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Access to Health Care for Refugee Children and Unaccompanied Minor Aliens in The Netherlands: A Qualitative Study

Fathi Afshar, Sogol (2019) Access to Health Care for Refugee Children and Unaccompanied Minor Aliens in The Netherlands: A Qualitative Study.

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Abstract:Background: In The Netherlands, refugee children and unaccompanied minor aliens (UMAs) are a vulnerable group and health professionals perceive many challenges to provide them with appropriate care. This study aims to understand the perceived barriers of access to care, the experiences, and the needs of health care among refugee children and UMAs. Two linked studies were conducted to explore these issues through the lens of refugee parents, UMAs, and health professionals. Methods: Two qualitative methods were employed: semi-structured focus group discussions with UMAs (n = 8) and parents of refugee children (n = 23), and semi-structured interviews with health professionals (n = 6). Transcripts of focus groups were inductively analysed and those of the interviews were deductively analysed using Levesque, Harris, and Russell's (2013) access to care framework. Results: The results show that refugee parents highlighted key barriers to connect with healthcare services and to reach them in a timely manner. Cultural understanding of illnesses and the Dutch health system and poor health literacy influenced one’s health-seeking behaviour and decision-making regarding health treatments negatively. Poor communication between healthcare services and a lack of human resources led to postponed care for refugee children. Additionally, refugees expressed a need for physical screening and mental care based on their country of origin, (pre-)war situation, and migration journey. Conclusion: Overall, this studies’ findings show that poor access to care is perceived to have consequences concerning the appropriateness of care, and care to be reached in a timely manner. The evidence yielded from this study, suggests that more attention needs to be paid for refugee children and UMAs concerning physical screening and mental care, improving cultural understanding of illnesses and the Dutch health system, shortage of human resources of services that provide refugee care, and the communication between these services. In turn, the aforementioned will improve access to care for refugee children and UMAs.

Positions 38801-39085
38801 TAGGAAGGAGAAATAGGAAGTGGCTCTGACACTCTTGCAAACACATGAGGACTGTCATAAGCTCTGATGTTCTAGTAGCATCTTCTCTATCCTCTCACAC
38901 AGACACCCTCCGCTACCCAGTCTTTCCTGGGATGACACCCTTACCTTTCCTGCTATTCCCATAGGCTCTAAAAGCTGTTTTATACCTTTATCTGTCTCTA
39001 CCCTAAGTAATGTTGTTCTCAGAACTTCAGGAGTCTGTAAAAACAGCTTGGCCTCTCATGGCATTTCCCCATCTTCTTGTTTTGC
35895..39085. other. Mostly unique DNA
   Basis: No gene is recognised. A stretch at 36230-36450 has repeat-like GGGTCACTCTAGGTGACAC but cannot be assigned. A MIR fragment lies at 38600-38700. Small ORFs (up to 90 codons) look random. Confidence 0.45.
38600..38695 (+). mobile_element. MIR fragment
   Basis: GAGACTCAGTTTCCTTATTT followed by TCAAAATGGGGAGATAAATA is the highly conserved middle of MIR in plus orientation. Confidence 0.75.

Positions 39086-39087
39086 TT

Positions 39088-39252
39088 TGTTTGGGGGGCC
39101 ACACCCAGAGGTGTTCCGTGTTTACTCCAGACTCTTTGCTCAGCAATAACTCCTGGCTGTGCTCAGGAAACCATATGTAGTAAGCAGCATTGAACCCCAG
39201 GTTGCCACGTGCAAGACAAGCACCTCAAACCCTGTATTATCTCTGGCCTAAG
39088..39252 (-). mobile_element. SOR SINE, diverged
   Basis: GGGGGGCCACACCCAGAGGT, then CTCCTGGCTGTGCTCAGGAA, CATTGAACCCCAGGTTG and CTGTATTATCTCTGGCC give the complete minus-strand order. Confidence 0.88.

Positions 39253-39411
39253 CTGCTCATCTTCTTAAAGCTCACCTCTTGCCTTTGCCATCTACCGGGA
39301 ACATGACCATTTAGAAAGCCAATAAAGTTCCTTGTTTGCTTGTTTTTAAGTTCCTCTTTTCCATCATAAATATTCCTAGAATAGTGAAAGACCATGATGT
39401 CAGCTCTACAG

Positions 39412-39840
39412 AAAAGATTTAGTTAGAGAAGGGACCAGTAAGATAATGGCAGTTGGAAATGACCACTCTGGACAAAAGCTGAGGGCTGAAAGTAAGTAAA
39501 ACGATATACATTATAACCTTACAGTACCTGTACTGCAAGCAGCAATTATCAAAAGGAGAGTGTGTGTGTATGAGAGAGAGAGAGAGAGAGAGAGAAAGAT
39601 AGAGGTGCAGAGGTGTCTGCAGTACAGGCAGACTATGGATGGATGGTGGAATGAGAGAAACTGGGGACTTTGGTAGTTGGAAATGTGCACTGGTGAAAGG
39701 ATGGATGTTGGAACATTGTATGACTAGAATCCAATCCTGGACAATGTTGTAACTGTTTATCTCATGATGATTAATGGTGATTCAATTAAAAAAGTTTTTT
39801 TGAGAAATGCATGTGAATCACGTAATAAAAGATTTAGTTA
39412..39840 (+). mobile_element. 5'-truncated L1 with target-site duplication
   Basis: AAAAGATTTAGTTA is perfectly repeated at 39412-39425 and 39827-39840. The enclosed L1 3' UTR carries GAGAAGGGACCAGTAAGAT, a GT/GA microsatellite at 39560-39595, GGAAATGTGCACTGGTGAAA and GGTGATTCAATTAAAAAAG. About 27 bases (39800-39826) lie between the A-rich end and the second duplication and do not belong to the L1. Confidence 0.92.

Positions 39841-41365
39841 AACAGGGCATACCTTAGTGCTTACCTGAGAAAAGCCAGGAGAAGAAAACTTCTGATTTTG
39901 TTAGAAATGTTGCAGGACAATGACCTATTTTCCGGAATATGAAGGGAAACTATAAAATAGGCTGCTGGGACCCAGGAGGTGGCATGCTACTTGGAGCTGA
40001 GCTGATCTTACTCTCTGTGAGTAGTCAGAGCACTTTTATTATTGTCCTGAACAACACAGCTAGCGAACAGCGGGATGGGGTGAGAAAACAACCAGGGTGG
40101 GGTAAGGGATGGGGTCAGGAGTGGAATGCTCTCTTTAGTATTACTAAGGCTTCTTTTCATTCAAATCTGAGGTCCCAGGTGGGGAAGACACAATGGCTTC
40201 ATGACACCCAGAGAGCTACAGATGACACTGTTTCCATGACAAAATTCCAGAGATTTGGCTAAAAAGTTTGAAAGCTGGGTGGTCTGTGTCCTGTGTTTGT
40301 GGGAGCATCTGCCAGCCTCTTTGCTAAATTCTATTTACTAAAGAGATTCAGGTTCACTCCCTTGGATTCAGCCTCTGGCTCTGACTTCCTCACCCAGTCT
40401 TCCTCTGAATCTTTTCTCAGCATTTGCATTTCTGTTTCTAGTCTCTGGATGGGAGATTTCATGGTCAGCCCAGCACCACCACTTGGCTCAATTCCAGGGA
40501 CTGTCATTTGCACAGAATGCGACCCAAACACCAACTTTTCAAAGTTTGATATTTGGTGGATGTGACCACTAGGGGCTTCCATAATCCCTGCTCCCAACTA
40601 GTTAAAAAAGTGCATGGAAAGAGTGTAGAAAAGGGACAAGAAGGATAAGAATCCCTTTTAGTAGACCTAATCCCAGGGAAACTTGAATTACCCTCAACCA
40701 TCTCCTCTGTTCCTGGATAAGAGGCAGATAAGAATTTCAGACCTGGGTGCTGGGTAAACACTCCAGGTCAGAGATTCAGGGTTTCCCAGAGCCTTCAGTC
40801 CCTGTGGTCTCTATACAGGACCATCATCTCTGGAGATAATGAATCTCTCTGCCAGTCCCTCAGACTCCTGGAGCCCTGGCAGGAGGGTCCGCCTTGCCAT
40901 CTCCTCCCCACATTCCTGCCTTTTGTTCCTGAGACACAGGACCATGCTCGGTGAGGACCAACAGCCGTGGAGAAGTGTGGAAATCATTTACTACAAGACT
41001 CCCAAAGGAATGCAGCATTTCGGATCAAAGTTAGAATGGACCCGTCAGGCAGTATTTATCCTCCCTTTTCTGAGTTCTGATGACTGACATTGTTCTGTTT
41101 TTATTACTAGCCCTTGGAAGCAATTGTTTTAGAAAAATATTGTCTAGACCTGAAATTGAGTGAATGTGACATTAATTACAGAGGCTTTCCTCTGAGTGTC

Item Type:Essay (Master)
Clients:
Amsterdam UMC, Amsterdam, The Netherlands
Faculty:BMS: Behavioural, Management and Social Sciences
Subject:77 psychology
Programme:Psychology MSc (66604)
Link to this item:http://purl.utwente.nl/essays/79159
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